Insane.

Gordon deserved a trophy for his performance in this dunk contest.

Zach LaVine edges Aaron Gordon in epic, insane Dunk Contest

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TORONTO — That. Was. Amazing.

In a dunk contest that will go down with the all-time greats — Jordan vs. Dominique, Dr. J from the free throw line — Minnesota’s Zach LaVine defended his dunk contest title. Barely. Because Orlando’s Aaron Gordon was doing dunks nobody had ever seen before.

And LaVine was bringing it just as hard.

The two men advanced to the finals — dismissing Will Barton and Andre Drummond, each of whom had good dunks — and that was when it got wild.

There were four second-round dunks, and four perfect scores of 50. (That was in spite of Shaq, who wanted to give nines for second attempts.)

“I was prepared for four (second round dunks),” LaVine said. “To tell the truth, he came with something that no one else has done. He did two dunks that were just crazy with the mascots, jumping over them. We just kept pushing each other until the last dunk. I’ve got to give it up to my boy Will “The Thrill” Barton. It’s because of him I think I won. Because he said try to go from the free-throw line. I’d never done that before, and I just tried it. So I guess it was a great dunk. I think it was the best one ever.”

The Air Canada Centre crowd was exploding with every dunk. The two men went to a dunk-off — and got two more 50s.

“If I knew it was going to be like that, I would have prepared better and we would have been here dunking all night, going back 50 after 50 after 50 after 50,” Gordon said. “We would have been here all night. I didn’t know it was going to be like that. I was just hoping Zach was going to miss, and it wasn’t going to happen. You could see as my facial expressions when Zach dunks it, it’s like okay, that’s a 50. Like I know we’re going to have to dunk again.”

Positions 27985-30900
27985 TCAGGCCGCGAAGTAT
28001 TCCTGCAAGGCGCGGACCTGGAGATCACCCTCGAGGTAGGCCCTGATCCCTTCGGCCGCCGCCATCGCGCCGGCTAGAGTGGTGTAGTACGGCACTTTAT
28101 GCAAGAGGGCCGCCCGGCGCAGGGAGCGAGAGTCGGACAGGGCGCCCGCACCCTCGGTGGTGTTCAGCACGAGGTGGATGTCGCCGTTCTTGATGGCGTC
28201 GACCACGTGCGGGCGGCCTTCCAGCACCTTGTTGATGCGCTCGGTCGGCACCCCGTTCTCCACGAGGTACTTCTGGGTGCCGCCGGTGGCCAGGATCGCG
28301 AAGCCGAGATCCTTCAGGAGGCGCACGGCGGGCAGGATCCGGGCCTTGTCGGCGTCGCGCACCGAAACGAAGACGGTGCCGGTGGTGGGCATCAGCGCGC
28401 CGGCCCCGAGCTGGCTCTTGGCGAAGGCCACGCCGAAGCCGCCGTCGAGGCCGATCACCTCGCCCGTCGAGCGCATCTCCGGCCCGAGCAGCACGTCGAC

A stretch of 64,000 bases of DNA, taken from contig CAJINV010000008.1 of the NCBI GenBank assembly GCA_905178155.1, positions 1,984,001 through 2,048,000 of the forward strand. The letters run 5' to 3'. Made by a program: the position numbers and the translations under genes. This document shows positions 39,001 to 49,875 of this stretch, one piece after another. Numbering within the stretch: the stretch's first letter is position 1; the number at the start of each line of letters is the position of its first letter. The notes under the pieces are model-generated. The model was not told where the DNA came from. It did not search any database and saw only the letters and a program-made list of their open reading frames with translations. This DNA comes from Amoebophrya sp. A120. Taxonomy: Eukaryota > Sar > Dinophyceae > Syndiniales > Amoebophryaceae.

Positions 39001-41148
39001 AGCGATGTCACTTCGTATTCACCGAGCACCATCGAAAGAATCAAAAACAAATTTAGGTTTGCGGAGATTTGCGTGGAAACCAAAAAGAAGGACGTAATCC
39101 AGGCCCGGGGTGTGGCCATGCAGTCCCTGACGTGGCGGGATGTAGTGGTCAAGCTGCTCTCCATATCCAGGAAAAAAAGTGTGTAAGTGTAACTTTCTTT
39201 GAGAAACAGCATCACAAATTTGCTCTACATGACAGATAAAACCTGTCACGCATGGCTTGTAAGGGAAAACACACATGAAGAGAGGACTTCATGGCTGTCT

So they went to a second-round of overtime, where LaVine put up another 50 and won the contest.

Gordon was close to perfect.

Zach LaVine can flat-out fly.

Magic’s Aaron Gordon with the over-the-mascot mad dunk

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TORONTO — Aaron Gordon was giving Zach LaVine all he could handle in the Dunk Contest.

He blew the lid off the Air Canada Centre with this dunk in the first round — and it wasn’t even his best dunk of the night. Never seen this before.

This dunk contest was awesome, so much more video to come.

Zach LaVine opens Slam Dunk Contest title defense with spectacular behind-the-back slam (VIDEO)

during the BBVA Compass Rising Stars Challenge 2016 at Air Canada Centre on February 12, 2016 in Toronto, Canada. NOTE TO USER: User expressly acknowledges and agrees that, by downloading and/or using this Photograph, user is consenting to the terms and conditions of the Getty Images License Agreement.
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TORONTO — Zach LaVine clearly heard all the talk that Aaron Gordon or Will Barton had a chance to upset him in the Slam Dunk Contest. He came out ready to prove his superiority right off the bat. This behind-the-back slam was his first attempt of the night:

Even better was the reaction, both from Andre Drummond and from LaVine’s Minnesota teammates: